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Posts from the ‘Technology Implementation & Systems Integration’ Category

Testing Made Simple: 5 Steps to Apply the Scientific Method to Process and Application Development

Crash Test Dummies

It’s easy to get swept up in the thrills of new product development and forget that oh-so-essential step: testing.

Testing Equals Confidence

Until you test, your idea is simply that – an idea. Use tests to validate not just the abilities and limits of your product, but the experiences and benefits that your customers can expect.

Failing to Test is Risky

Quality is EVERYBODY’S responsibility. Failing to test can result in a product that:

  • … does not meet customer needs, driving market share to your competitors
  • … does not honor business rules, creating havoc when trying to integrate with existing business processes
  • … does not perform a duty at a rate that is satisfying to customers, causing poor customer reviews of your product
  • … breaks after each new release, leaving customers with an impression that your product is of lesser quality than competitors


Scientists recording data in laboratory

The ABCs of Testing (a.k.a. The Scientific Method)

Project teams both large and small have room for testing, and we can keep it simple, yet effective. Here’s a quick way to apply the scientific method in process and application development to ensure your product is both testable and tested:

  1. REQUIREMENTS: Declare your problem statement

Propose the process or application by creating a list of ideas that will make it successful.

  1. TEST STRATEGY: Form a hypothesis

Determine how to test the proposed process or application, how to measure if it is complete or not, and document these hypotheses.

  1. TEST PLAN: Design the experiment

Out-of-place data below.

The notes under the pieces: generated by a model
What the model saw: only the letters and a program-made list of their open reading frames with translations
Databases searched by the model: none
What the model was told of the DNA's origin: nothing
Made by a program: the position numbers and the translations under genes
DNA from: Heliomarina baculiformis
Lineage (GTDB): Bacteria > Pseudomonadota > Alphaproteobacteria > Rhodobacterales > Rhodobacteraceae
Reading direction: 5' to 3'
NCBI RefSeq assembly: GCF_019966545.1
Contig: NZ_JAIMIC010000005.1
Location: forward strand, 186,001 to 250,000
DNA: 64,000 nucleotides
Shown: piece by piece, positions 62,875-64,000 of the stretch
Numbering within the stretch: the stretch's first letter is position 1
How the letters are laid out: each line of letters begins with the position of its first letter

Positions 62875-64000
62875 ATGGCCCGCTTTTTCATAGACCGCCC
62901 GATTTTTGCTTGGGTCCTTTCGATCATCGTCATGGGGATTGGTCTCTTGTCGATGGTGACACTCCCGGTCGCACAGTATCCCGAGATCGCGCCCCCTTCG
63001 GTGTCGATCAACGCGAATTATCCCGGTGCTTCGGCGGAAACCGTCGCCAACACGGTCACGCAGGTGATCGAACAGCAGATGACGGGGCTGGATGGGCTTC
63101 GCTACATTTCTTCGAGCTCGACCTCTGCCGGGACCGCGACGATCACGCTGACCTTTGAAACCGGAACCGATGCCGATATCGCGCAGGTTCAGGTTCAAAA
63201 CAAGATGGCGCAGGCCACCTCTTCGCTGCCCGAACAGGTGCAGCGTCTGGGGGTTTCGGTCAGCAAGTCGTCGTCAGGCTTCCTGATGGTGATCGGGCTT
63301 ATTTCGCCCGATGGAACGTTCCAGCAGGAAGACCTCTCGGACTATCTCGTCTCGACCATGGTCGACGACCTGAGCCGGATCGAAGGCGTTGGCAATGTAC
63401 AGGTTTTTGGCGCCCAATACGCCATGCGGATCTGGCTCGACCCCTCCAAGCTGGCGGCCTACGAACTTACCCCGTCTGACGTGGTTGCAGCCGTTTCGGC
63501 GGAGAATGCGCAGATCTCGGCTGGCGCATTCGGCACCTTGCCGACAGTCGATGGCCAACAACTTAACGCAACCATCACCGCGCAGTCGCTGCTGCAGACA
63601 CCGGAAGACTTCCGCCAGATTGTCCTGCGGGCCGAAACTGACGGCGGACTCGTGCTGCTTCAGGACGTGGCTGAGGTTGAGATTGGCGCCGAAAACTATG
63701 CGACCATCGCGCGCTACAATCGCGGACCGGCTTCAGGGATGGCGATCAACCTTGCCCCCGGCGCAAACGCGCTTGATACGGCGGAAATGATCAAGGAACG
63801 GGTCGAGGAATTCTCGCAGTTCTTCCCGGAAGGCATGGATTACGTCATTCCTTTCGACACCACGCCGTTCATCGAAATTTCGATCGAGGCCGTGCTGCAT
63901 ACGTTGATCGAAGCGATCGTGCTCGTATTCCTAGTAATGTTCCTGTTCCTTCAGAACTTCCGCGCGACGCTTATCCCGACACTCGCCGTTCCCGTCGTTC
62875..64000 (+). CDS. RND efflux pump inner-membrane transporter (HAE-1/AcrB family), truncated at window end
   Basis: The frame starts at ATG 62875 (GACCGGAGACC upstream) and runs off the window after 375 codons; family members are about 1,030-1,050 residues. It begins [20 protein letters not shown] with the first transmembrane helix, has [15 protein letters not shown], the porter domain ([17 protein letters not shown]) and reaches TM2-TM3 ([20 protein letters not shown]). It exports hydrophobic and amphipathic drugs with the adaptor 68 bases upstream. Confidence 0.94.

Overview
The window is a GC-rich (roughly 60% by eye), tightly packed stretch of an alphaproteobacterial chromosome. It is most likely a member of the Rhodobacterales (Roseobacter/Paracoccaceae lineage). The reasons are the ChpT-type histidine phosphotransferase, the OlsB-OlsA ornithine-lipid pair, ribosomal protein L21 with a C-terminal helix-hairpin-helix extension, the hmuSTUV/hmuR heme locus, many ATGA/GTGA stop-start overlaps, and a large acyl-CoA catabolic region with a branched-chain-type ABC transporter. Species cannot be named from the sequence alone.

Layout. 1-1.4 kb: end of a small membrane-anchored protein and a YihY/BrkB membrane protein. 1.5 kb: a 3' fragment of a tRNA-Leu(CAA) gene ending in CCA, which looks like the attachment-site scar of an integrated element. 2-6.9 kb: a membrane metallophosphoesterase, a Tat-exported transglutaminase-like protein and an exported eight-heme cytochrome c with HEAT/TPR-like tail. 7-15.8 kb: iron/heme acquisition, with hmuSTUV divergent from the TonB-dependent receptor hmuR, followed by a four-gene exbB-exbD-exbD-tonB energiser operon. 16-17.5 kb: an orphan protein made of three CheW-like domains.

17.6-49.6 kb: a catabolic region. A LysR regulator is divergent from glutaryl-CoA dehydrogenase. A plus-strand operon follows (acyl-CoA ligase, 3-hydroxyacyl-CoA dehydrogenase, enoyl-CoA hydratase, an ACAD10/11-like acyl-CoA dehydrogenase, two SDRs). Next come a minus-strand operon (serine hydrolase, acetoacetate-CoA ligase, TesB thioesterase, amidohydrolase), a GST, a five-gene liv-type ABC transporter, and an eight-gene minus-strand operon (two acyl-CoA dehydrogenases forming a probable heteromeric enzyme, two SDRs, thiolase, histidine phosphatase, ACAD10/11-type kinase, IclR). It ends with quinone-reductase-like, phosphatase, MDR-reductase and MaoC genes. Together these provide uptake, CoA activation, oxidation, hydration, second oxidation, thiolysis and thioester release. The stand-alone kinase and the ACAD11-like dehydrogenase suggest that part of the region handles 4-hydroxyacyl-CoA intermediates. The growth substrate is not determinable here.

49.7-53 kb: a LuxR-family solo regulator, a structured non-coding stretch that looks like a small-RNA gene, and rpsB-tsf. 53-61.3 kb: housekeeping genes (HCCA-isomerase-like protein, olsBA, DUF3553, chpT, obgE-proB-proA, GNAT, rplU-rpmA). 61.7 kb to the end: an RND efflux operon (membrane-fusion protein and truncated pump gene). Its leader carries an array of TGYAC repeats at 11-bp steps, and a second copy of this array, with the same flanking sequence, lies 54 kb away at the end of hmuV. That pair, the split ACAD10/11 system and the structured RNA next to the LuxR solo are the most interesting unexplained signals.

Determine how to create the proposed process or application in a way that can be measured, and write down the specific measures success and failure.

  1. RESULTS: Collect and analyze data

Build and test the process or application, measuring and documenting performance according to the test plan.

  1. QUALITY REVIEW: Draw Conclusions

Determine if the process or application met the list of requirements created in the first step.


Test, Retest, Repeat

Plan, schedule, budget, but most importantly perform testing to ensure the best experience for people that use your product or service.


Ready to test and looking for tools to help document your test plan? Here are three ideas:


Talk to your target customer and start by asking them how your design makes them feel


We have noticed a distinct trend with our clients, business partners, and colleagues; while many of them talk the talk of a design approach centered on customer requirements, most skip the step of asking their customers, taking the path of “I already know” and “if we build it, it will be awesome, and they will come.” If IBM’s move to a Design Centered Strategy is any indication of the popularity of a design-centric approach, then why are so many businesses from startups to public companies paying lip service to design first, but not actually doing it?

This position is not without some justification; customers willing to talk with you are likely to be more amenable to your offering and provide you with a “warm fuzzy” response to any product that you show them. While participating in an alpha testing program for Tamr Catalog, their UX designer didn’t just ask about functionality. In fact, their first question about a prototype was, “How does this make you feel?”.

It truly altered the way I was thinking about the design I was looking at. Instead of focusing on does it have feature a or b, I was now thinking about how the design felt a little cold and “all business,” I was confused about what unlabeled icons meant, and I wasn’t sure what to do first.

And all of this happened in a few short Google video chats, each less than 30 minutes. While they did ask about my requirements, they did so within a lean, design-centric framework, also asking indirect questions to help uncover true pain points.

Don’t be constrained by your existing business model, naysayers that refuse to acknowledge the value of early customer feedback, or doing just good enough.  Talk to your target customers to understand the key features that they want.